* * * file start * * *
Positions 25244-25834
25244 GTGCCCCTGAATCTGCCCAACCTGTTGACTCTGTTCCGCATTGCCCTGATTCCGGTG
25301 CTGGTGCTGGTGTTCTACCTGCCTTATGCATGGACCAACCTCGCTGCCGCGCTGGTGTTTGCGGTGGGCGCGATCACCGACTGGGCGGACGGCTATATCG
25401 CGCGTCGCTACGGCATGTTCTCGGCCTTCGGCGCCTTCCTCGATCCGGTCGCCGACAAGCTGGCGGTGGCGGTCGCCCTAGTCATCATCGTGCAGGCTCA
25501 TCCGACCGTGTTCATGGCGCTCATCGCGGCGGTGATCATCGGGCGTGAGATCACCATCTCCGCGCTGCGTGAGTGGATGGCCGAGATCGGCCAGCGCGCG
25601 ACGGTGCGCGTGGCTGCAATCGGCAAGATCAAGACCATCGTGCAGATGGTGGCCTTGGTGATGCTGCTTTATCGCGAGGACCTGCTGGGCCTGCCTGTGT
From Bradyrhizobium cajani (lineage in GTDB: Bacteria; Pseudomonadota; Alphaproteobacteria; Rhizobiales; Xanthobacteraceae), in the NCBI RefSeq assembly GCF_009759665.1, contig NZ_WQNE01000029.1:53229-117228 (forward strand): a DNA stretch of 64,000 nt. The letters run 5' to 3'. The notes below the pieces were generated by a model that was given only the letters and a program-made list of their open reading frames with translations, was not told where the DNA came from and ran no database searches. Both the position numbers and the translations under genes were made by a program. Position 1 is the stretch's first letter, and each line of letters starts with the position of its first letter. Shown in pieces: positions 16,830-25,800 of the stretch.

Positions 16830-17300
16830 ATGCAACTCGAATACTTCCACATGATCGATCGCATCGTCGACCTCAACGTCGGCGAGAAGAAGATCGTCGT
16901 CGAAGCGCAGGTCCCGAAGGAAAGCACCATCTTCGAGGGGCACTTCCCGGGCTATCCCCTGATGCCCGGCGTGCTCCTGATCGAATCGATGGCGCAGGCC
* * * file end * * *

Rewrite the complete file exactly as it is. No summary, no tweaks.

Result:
Positions 25244-25834
25244 GTGCCCCTGAATCTGCCCAACCTGTTGACTCTGTTCCGCATTGCCCTGATTCCGGTG
25301 CTGGTGCTGGTGTTCTACCTGCCTTATGCATGGACCAACCTCGCTGCCGCGCTGGTGTTTGCGGTGGGCGCGATCACCGACTGGGCGGACGGCTATATCG
25401 CGCGTCGCTACGGCATGTTCTCGGCCTTCGGCGCCTTCCTCGATCCGGTCGCCGACAAGCTGGCGGTGGCGGTCGCCCTAGTCATCATCGTGCAGGCTCA
25501 TCCGACCGTGTTCATGGCGCTCATCGCGGCGGTGATCATCGGGCGTGAGATCACCATCTCCGCGCTGCGTGAGTGGATGGCCGAGATCGGCCAGCGCGCG
25601 ACGGTGCGCGTGGCTGCAATCGGCAAGATCAAGACCATCGTGCAGATGGTGGCCTTGGTGATGCTGCTTTATCGCGAGGACCTGCTGGGCCTGCCTGTGT
From Bradyrhizobium cajani (lineage in GTDB: Bacteria; Pseudomonadota; Alphaproteobacteria; Rhizobiales; Xanthobacteraceae), in the NCBI RefSeq assembly GCF_009759665.1, contig NZ_WQNE01000029.1:53229-117228 (forward strand): a DNA stretch of 64,000 nt. The letters run 5' to 3'. The notes below the pieces were generated by a model that was given only the letters and a program-made list of their open reading frames with translations, was not told where the DNA came from and ran no database searches. Both the position numbers and the translations under genes were made by a program. Position 1 is the stretch's first letter, and each line of letters starts with the position of its first letter. Shown in pieces: positions 16,830-25,800 of the stretch.

Positions 16830-17300
16830 ATGCAACTCGAATACTTCCACATGATCGATCGCATCGTCGACCTCAACGTCGGCGAGAAGAAGATCGTCGT
16901 CGAAGCGCAGGTCCCGAAGGAAAGCACCATCTTCGAGGGGCACTTCCCGGGCTATCCCCTGATGCCCGGCGTGCTCCTGATCGAATCGATGGCGCAGGCC